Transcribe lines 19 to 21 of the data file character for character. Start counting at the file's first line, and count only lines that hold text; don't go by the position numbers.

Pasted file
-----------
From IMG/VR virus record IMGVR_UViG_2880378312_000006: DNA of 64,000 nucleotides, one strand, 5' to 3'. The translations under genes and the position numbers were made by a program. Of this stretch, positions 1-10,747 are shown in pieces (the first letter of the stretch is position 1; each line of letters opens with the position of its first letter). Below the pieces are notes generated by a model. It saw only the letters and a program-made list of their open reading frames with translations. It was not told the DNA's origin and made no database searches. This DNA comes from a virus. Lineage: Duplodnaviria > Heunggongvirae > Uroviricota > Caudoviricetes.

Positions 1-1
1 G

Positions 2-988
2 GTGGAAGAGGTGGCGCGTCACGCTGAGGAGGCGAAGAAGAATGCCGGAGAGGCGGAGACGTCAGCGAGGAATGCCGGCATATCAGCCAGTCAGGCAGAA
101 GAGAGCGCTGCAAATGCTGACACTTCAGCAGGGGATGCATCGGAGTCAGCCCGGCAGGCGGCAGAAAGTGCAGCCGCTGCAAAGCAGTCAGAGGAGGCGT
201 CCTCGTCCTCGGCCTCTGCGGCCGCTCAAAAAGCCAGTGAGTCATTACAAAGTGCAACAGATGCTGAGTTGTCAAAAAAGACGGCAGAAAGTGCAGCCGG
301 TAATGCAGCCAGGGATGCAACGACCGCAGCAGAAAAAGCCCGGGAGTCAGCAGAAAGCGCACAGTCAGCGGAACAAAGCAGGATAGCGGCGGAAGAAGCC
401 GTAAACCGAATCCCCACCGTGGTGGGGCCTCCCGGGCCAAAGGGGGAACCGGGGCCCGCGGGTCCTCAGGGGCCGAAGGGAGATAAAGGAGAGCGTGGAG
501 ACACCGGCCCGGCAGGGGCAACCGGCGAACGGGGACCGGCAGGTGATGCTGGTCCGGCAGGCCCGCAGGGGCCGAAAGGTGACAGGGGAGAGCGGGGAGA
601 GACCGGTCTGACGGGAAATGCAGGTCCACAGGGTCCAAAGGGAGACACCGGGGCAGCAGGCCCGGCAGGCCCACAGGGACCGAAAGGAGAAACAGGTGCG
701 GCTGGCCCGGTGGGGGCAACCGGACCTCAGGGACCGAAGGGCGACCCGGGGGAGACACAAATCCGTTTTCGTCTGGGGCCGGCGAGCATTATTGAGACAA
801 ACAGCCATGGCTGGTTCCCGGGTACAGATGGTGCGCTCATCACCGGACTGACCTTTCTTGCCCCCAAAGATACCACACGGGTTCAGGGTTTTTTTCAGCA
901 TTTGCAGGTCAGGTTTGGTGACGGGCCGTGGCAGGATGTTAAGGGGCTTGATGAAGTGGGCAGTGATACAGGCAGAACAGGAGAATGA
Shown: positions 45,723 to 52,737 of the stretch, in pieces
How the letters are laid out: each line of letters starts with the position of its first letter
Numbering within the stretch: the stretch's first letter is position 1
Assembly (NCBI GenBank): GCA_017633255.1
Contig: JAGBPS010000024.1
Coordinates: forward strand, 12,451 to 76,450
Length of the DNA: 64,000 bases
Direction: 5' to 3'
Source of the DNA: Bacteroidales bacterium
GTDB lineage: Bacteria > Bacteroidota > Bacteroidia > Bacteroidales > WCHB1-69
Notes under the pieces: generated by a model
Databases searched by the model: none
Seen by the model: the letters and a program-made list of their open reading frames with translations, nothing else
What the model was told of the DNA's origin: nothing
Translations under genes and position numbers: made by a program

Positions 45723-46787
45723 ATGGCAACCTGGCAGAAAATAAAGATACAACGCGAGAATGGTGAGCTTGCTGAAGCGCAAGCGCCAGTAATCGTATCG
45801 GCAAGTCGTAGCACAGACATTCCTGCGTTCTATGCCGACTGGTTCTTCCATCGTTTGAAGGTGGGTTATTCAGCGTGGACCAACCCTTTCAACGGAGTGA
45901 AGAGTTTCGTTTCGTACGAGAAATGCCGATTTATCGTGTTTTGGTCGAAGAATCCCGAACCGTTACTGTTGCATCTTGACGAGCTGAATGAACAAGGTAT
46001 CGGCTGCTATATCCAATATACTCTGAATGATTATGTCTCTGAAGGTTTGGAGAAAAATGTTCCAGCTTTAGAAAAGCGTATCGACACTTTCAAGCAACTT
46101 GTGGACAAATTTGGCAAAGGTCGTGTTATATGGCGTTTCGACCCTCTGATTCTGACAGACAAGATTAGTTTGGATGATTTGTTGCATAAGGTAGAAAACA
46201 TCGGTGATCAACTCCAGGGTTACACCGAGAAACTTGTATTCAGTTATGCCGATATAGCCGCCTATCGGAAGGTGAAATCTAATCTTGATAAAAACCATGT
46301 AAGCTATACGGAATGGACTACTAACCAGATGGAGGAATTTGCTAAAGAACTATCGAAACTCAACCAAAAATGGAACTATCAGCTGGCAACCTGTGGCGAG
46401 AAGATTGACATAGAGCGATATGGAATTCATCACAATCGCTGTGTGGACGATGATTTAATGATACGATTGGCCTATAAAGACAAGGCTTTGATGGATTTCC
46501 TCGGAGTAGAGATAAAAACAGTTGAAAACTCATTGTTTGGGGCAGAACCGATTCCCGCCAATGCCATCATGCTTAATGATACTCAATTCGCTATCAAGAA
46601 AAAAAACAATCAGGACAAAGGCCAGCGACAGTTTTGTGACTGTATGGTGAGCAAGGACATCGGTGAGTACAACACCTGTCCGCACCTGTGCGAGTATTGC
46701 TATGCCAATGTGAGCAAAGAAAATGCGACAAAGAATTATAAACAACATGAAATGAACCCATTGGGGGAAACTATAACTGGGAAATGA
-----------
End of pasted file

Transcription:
Contig: JAGBPS010000024.1
Coordinates: forward strand, 12,451 to 76,450
Length of the DNA: 64,000 bases